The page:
Weekly Geeks 2011-02

I’m not sure how many weeks it has been since my last Weekly Geeks posting, but I thought this week’s topic was interesting.

“What book/novel would you suggest for someone like me, someone interested in learning about your state, city and/or country? What book do you think is perfect for presenting the history and culture of your place of residence in the most perfect and interesting way?”

I haven’t lived in Maryland that long compared to all the time I spent growing up in Massachusetts, but I think I can offer up at least one book that represents some of Maryland’s history and culture during a tumultuous time in our nation’s history.

I’d recommend Jarrettsville by Cornelia Nixon, which takes place just after the U.S. Civil War ends and the south has lost.  Remember Maryland is south of the Mason-Dixon line, which served as a demarcation between the North and South and thus the ideological differences about the legality of slavery.  Jarrettsville is just below that line in Maryland and is a perfect setting for a novel, especially since some of its residents held similar beliefs to their northern brethren that slavery was wrong.  I reviewed this book as part of the War Through the Generations U.S. Civil War reading challenge this year and really enjoyed it, especialy after learning that the story was based upon the life of Nixon’s distant relative, Martha Jane Cairnes.

What’s compelling about this story is that Nixon takes a tragic and personal event and weaves a story that illustrates the continued tensions between the North and South even after the end of the Civil War and the power of love to change someone’s long-held and deeply rooted perceptions about the world.  However, it also demonstrates how insecurity can breed deception and suspicion and tear apart love and family.  Slavery was not just a political issue or a business issue, but a family issue that even led to some men fighting one another on the battlefield and in the home.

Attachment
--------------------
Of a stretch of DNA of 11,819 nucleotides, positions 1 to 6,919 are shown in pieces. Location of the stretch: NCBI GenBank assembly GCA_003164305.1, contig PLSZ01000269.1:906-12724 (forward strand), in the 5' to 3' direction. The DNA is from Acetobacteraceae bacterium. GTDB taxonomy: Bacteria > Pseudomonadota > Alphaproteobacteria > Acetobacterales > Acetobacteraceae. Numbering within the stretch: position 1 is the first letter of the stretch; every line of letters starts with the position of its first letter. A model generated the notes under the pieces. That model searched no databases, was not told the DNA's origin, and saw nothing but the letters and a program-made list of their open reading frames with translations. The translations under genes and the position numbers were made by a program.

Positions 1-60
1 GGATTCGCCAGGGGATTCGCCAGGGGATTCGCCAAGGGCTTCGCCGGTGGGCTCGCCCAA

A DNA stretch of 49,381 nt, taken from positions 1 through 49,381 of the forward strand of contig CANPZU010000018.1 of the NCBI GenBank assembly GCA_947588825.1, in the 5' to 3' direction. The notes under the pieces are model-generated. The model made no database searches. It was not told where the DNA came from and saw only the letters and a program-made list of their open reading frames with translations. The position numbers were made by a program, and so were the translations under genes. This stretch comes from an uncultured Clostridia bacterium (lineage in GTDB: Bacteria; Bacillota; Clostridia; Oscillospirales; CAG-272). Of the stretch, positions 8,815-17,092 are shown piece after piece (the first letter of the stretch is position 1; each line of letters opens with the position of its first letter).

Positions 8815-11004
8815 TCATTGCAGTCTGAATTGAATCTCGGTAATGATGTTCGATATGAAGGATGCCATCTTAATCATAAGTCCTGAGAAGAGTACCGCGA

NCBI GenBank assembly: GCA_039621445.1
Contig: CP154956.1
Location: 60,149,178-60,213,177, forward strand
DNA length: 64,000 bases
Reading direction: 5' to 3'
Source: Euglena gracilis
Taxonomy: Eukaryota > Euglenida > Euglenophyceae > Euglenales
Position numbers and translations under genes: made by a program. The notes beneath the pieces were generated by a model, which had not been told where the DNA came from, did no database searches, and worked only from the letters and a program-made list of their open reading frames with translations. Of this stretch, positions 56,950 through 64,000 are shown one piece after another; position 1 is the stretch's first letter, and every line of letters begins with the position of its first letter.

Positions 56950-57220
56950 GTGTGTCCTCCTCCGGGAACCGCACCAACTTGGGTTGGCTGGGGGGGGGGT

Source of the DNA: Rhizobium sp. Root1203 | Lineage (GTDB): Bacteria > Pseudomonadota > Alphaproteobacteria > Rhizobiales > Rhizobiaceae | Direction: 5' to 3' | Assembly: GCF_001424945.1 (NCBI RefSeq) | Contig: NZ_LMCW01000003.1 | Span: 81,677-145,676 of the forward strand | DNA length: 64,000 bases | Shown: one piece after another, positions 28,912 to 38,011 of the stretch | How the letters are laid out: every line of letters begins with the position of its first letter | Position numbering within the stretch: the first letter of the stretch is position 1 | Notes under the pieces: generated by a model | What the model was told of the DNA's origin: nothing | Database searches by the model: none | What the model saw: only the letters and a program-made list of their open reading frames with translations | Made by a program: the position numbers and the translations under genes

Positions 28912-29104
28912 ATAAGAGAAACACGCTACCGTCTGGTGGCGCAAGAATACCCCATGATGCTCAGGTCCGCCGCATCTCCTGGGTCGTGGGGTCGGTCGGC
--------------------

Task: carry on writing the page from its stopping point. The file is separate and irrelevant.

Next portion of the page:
What book would you recommend about your state?


  1. I remember discovering that MD was below the Mason-Dixon line when I drove across it to visit my uncle in PA. I had no idea! I still consider myself a New Englander, though.

    I think this is a good choice, since our state is rich in Civil War history.

    • I think its fascinating that the state is considered the South, but that there was still a deep tension between those that sympathized with the North during the Civil War.

  2. Shows what I know! I thought Maryland was north of the Mason Dixon line – I guess I really need to read that book! I can think of tons of books set in the lowcountry of South Carolina, but can’t think of any here in the upstate, and believe me, they’re very different.

    • My hubby still thinks Maryland is a “northern” state. 🙂 I hope you run across a book about your area soon. That would be interesting to see what the differences are.